Hackers have shared details of a Canadian military spy plane after its manufacturers seemingly refused to pay a cyber ransom.
Aerospace firm Bombardier, whose Global 6000 plane is used for Saab’s GlobalEye spy system, says it was the victim of a “limited cybersecurity breach.”
That saw detailed plans of the airborne early warning system developed by the Swedish defence company Saab being dumped on the dark web site CLOP^_-LEAKS.
“Forensic analysis revealed that personal and other confidential information relating to employees, customers, and suppliers was compromised,” said Bombardier in a statement.
The company made no mention of any ransom in their statement not did they mention CLOP by name.
A string of companies have been victim of the CLOP ransoms, including the law firm Jones Day, which represents ex-president Donald Trump.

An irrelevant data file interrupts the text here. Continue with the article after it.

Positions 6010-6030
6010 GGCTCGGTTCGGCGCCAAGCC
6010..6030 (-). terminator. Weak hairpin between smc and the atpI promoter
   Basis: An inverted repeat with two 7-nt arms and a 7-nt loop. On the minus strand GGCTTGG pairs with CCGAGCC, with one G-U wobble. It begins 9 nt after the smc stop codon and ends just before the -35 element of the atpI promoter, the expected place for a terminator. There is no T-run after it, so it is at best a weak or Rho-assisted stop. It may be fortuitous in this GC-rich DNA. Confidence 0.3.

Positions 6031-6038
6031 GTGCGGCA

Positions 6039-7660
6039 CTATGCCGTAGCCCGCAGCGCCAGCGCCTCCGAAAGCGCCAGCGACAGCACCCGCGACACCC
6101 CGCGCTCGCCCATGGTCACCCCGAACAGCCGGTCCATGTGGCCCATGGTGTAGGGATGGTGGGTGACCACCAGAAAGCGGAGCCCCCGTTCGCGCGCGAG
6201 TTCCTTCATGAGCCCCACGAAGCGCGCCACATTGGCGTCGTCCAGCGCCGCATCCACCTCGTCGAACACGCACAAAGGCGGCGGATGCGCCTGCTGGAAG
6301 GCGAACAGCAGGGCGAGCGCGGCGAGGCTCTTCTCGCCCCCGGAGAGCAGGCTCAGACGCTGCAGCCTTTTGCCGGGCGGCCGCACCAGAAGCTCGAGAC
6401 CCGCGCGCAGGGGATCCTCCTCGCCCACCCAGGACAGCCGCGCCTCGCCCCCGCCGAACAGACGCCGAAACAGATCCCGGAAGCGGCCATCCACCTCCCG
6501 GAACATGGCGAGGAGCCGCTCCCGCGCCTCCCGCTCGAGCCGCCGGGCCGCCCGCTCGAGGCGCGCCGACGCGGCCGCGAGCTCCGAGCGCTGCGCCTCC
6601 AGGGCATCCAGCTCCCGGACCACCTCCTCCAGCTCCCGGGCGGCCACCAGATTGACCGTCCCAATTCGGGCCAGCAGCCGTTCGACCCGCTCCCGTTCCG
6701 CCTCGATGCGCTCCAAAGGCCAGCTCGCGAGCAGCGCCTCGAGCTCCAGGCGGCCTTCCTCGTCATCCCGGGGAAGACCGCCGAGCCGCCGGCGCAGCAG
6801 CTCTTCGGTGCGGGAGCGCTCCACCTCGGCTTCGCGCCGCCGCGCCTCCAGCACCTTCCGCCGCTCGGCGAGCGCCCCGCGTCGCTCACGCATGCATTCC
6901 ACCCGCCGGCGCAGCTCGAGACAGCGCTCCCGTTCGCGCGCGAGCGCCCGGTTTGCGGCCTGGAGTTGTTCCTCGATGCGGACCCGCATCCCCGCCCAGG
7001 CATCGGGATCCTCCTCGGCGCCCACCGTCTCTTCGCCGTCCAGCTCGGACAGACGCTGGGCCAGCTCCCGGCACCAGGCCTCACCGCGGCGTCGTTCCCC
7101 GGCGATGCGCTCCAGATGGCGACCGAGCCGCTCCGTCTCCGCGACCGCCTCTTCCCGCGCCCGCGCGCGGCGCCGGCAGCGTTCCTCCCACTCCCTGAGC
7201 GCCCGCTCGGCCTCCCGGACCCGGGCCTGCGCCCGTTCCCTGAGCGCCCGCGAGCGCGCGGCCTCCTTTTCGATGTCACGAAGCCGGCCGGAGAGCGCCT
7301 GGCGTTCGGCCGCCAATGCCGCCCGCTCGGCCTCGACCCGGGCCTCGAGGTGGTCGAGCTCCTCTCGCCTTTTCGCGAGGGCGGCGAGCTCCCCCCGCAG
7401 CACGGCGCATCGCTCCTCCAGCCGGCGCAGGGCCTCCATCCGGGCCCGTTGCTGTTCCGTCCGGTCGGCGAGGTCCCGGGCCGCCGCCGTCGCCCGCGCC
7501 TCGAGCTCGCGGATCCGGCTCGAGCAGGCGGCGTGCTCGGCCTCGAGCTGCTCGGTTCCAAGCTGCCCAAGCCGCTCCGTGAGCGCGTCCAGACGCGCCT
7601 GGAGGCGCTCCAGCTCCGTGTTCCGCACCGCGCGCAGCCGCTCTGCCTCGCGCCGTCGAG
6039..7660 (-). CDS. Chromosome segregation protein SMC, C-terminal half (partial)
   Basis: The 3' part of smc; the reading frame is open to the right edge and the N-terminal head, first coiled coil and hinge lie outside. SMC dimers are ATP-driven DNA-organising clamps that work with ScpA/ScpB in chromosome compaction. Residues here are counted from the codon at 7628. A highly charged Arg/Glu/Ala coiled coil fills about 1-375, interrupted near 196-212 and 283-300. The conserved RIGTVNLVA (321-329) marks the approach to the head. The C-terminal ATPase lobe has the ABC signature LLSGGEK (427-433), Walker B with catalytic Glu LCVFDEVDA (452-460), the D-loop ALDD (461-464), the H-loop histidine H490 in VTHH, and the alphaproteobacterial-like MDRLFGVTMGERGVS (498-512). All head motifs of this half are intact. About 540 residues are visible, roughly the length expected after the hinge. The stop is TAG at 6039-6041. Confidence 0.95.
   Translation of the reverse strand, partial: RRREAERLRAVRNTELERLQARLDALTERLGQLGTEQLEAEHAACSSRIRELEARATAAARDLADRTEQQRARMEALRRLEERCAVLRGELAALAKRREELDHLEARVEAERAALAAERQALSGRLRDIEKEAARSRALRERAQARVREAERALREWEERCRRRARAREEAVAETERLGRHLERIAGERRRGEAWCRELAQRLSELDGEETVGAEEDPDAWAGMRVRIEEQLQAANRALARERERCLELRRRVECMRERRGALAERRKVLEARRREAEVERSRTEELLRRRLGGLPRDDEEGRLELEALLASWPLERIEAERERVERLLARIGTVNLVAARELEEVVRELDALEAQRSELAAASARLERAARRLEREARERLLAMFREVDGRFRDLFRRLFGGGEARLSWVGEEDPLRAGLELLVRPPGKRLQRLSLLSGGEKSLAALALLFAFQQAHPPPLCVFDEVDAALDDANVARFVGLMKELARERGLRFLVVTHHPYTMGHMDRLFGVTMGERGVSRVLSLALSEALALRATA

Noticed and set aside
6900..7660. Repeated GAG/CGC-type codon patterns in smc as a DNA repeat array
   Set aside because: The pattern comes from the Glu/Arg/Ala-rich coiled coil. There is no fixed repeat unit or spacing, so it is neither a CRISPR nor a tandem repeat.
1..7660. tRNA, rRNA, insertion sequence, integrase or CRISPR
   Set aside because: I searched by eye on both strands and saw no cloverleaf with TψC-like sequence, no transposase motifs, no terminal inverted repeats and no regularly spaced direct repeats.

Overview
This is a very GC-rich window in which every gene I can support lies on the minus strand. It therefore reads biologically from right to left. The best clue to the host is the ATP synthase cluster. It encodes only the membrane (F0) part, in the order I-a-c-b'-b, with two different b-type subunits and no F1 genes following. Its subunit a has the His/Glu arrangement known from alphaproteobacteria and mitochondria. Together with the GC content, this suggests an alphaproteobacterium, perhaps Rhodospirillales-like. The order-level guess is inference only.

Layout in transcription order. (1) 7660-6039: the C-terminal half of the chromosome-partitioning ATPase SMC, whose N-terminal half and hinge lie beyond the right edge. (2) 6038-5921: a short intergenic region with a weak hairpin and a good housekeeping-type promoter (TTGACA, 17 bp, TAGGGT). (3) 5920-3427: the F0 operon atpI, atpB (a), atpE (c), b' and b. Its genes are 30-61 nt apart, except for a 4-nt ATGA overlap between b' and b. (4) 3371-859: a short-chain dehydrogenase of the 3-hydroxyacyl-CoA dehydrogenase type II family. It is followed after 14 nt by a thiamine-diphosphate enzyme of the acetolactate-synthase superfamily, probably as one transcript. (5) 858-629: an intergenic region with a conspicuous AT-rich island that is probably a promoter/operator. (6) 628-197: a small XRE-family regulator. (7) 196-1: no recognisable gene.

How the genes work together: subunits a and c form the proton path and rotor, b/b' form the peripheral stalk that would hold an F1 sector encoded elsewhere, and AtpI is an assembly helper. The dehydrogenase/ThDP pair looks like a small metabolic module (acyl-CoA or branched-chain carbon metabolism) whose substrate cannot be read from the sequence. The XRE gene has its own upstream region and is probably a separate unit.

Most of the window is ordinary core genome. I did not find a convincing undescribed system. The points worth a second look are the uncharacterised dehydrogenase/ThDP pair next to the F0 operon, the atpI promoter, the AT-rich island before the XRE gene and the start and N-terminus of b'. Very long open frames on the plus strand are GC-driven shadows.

Other organisations to be hit by CLOP include the Reserve Bank of New Zealand, Colorado university and the Australian Securities and Investment Commission.
The CLOP website was launched in March 2020 to publish data stolen from groups or companies that refuse to pay a ransom, according to cyber-security firm Cyware.
Saab says that GlobalEye is a “surveillance solution that ensures quick and accurate coverage of vast distances of air, sea or land, with the ability to switch between surveillance areas in an instant.”
It is currently in use in countries including Mexico, Brazil, Greece, Pakistan, Thailand, the United Arab Emirates and Sweden.
Bombardier has not returned a request for comment from The Independent.